One of the main messages in the Harry Potter series is the one that Dumbledore gives the school after Cedric Diggory dies: ‘Remember, if the time should come when you have to make a choice between what is right, and what is easy …’ it’s an iconic speech and one that resonates strongly with Harry, who continues to choose the path of ‘right’ even when there are many easier options. This is a classic theme of children’s literature, and something every child can relate to. Even as an adult, I sometimes remember those words when I have a choice to make. Will I do what is right, or what is easy?

Big and small, books have left an imprint on me growing up. I keep an eye out for the classics from my childhood in charity shops. There’s something really nostalgic about my own copies, though. About thumbing through the worn pages, seeing my maiden name in wobbly child’s handwriting on the front page. I wish I’d kept more of them. And I can’t help but wonder which books will teach my kids lessons, too.

Teach us to pray – Gordon T.Smith

The Details

Author: Gordon T.Smith

Genre/category: Non-fiction/Christian life

Where can I buy it? Here

Release date: 17th April 2018


There are a lot of books about prayer. Tons and tons of them. I’ve read a few. There have been points in my life in which I have found prayer the simplest, most natural thing. And there have been other times when I’ve struggled with it, and it seemed like a reasonable response to turn to a book.

This book is the one I could have done with finding years ago.

Teach Us To Pray is a direct book. It doesn’t waffle. It doesn’t go off on tangents. It explains what it needs to explain clearly and left me feeling informed and prepared, as opposed to overwhelmed and a bit confused.

The book covers three main principles – thanksgiving, confession, and discernment. Smith explains each of these briefly, and then in detail, explaining how each one is vital to deepen and enrich our prayer lives. Smith is obviously very well informed, but he makes it simple to understand.

It’s a small book, but sometimes less is more. Smith’s words drove me to want to pray more, which is probably the best praise I can give it. I’d recommend it anyone who needs a boost in their prayer life, or a reminder of what the basics are.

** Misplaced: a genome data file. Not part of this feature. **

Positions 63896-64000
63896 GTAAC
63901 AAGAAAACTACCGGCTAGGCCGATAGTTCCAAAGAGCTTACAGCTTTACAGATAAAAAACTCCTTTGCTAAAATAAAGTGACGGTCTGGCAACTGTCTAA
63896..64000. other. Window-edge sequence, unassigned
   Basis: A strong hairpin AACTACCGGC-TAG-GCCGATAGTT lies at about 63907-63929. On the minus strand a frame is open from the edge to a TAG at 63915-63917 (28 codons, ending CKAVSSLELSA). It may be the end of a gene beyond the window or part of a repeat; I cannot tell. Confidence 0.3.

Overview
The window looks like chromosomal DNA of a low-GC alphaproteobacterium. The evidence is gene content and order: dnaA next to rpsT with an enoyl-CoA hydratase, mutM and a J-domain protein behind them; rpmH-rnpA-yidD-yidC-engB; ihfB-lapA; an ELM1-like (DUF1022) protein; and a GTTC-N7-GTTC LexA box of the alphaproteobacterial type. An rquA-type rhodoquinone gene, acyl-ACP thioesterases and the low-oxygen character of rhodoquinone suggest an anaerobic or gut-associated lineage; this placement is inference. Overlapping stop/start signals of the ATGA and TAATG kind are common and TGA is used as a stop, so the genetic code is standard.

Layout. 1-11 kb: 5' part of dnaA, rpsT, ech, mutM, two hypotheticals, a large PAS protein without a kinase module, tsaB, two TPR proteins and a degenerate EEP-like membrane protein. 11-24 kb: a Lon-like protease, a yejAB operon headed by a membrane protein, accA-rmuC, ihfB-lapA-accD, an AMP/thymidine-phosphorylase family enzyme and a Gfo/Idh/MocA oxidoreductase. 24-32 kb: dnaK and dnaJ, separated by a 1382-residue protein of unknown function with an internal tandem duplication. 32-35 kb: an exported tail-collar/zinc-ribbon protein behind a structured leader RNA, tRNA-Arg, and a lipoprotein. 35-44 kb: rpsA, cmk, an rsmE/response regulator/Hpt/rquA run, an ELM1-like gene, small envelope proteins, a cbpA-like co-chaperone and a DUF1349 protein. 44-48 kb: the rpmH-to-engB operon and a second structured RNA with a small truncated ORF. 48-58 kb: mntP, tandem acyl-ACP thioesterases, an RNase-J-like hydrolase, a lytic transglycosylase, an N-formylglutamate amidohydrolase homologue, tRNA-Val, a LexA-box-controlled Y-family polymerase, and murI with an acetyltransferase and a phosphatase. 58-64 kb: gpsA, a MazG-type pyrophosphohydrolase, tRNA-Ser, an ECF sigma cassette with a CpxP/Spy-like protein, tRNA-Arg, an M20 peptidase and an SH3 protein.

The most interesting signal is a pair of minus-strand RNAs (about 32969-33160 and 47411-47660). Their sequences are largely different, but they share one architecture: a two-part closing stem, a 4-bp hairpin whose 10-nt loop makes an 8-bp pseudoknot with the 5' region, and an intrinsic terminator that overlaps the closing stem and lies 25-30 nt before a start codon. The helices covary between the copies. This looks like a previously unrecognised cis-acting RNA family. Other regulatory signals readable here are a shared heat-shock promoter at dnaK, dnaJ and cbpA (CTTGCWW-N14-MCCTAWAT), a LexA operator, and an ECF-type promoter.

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Paramnesia – Brian Wilkinson

I am a book reviewer for NetGalley, which means I received this book for free in exchange for a review. Click here for more information.

The Details

Author: Brian Wilkinson

Genre/category: Young Adult/Fantasy/Paranormal

Release date: 18th Sept 2018


The premise of Paramnesia is this:

Nora Edwards is on her way home from prom with her boyfriend, Andrew, when the pair are suddenly attacked by a demon-like creature called The Revenant. Andrew dies in the attack, but Nora survives, forever marked by a scar – and the ability to see dead people.

Two things:

  1. I generally like YA. It’s not my favourite genre, but I do enjoy it.
  2. I went off dystopian/fantasy/sci-fi/whatever YA novels (nothing ever matched up to the Hunger Games for me.) But something about the plot of Paramnesia really appealed to me. It felt like an episode of Buffy or X-Files or something, both of which are happy nostalgic places for me.

So that’s the context. Here are my thoughts:

I didn’t like Paramnesia.

Oh, I hate writing negative reviews, but I do have reasons for not liking it.

First, I’ll explore what happens after Nora wakes up from the crash: essentially, she sees ghosts everywhere, all the time. That’s the first thing. Her boyfriend is just kind of hanging around with her. A doctor diagnoses her with paramnesia, a disorder that makes people confuse dreams with reality. People at school, when she eventually returns, think she is going insane. Also, the Revenant wants to kill her.